A different mission in educationPublished 10:43pm Thursday, March 20, 2014
When the uninitiated enter a new school in North Suffolk, rows of Bibles on the desks are possibly the most obvious indication that this isn’t “school” like most people recognize and understand.
The Bibles aren’t provided by Kimber Academy, said Karen Dayton, owner of the small branch of the organization with 20-odd locations across five states.
And, on closer inspection, some of them may not even turn out to be Bibles:
“They are supposed to bring Bibles — (but) it’s (actually) the scripture of their choice,” Dayton said. “We honor the religion of their choice.”
The self-described “home-school veteran,” who, having used it with her own children, has been familiar with the Kimber Academy curriculum for “20-something years,” opened the academy in a smallish building at Governor’s Pointe’s Shoppes on the Village Green at the beginning of November.
The original plan was to locate the academy in her home city of Chesapeake, Dayton said, before she learned that students would be coming from Holland and Bennett’s Creek in Suffolk, as well as from Franklin.
For a short while, the academy operated out of a martial arts studio on Chesapeake’s Taylor Road, but then Dayton became aware of the Governor’s Pointe location. Other Kimber Academy locations in Virginia are at Gloucester, Mechanicsville and Rockbridge.
Students are home schooled in unison with attending Kimber Academy, whose hours are from 9 a.m. until 2 p.m. on Tuesdays and Thursdays — and sometimes a little later; for private group lessons, for instance — and until 1 p.m. on Wednesdays.
The calendar mirrors a typical public school in terms of semesters and holidays, Dayton said, but the shorter hours and fewer days mean parents still reported to the state as regular home-schoolers, rather than the academy doing so.
Besides the prevalence of Bibles and other religious texts, grade structure is another unique aspect of the Kimber Academy.
There’s a senior class, for ages 11 to 15, and a junior class for younger students sometimes splits into “A” and “B” classes, “depending on where they are in the subject area,” Dayton said.
Each core subject — religion, history, math, science and language arts — is taught from a Christian perspective, with emphasis on God, family and country, according to academy literature.
For instance: “Instead of teaching Godless theories of how mankind evolved, our history curriculum is taken directly from the viewpoint of God’s timeline.” And, “Rather than repetitiously manipulating numbers … the Kimber Math program presents the fundamentals of how God used mathematics to pattern the entire universe.”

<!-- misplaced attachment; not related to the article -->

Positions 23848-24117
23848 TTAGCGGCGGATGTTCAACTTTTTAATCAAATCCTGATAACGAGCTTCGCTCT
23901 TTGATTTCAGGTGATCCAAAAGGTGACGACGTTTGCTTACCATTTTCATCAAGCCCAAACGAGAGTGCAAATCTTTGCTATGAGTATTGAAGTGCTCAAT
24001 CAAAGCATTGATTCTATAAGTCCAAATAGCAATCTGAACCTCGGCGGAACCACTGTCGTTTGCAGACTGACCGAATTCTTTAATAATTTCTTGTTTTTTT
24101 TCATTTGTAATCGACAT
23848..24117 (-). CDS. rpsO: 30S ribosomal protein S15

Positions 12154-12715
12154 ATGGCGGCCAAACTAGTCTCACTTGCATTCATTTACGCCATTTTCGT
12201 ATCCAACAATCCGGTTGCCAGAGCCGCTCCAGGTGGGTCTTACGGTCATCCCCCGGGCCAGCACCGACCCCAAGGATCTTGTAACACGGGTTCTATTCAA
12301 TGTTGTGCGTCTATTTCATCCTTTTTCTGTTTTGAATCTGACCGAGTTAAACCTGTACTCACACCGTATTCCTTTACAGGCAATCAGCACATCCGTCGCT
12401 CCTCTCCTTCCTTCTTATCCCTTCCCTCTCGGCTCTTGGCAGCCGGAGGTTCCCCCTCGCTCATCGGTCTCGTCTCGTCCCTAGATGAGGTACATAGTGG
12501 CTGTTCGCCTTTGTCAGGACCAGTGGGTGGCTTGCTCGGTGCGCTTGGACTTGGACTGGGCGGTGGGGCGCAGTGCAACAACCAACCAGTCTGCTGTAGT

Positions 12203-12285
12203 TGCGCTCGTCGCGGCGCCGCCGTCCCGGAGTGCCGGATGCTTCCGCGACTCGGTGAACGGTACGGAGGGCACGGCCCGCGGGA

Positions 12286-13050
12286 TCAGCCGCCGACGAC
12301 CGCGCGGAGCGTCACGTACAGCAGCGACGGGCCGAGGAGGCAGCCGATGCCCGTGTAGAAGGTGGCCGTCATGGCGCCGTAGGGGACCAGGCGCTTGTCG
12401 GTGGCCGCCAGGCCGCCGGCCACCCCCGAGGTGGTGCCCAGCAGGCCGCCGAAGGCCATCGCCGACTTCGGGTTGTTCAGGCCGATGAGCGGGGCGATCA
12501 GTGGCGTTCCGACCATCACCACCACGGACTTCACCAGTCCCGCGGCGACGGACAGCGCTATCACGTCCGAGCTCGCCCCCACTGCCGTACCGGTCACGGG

Students write their own science textbooks, according to the literature, getting “not only … an intense study of the sciences, but they learn ‘Why’ God created what He did.”
“There are intrinsic values we are really going for, and we use the subjects as tools to get there,” Dayton explained.
Glenn and Julianne Kimber wrote the curriculum. Glenn Kimber had advanced degrees in education and constitutional studies, according to Dayton.
According to the Glenn J. Kimber Academy website, the Kimbers started what was then called the Benjamin Franklin Academy in Arizona in 1991, after Glenn Kimber had returned from Vietnam in 1970 and grown concerned with “negativism toward America,” and then embarked on various activities promoting faith in the constitution and God.
In line with students writing textbooks, Kimber Academy emphasizes self-directed learning.
“It starts with finding out what the student is interested in,” Dayton said. “Some dismiss entire subjects, initially. … We start where they are, and then open doors so they can go off in different directions. We are all about growth, individual learning and enrichment, really.”
Students even determine their own field trips, according to Charleen Chamberlayne, academy administrator, director of math, and dean. “The students review a list of field trip options,” she said, adding information is also sent home with parents, and options are discussed during parent-teacher-student meetings.
Home-school parents come to the academy because it offers them support and guidance as well as the freedom to be in control of their children’s education, according to Dayton.
“We suggest things to do at home, but ultimately it’s their choice,” she said.
Dayton said enrollment is growing month-to-month, with five seniors and nine juniors currently.
The academy could expand into other commercial buildings around the village green at Governor’s Pointe, she said, adding there was also a larger site in Norfolk that the academy could move to “if we get a sudden influx.”
On a 12-month plan, fees are $3,000 annually per student, Dayton said.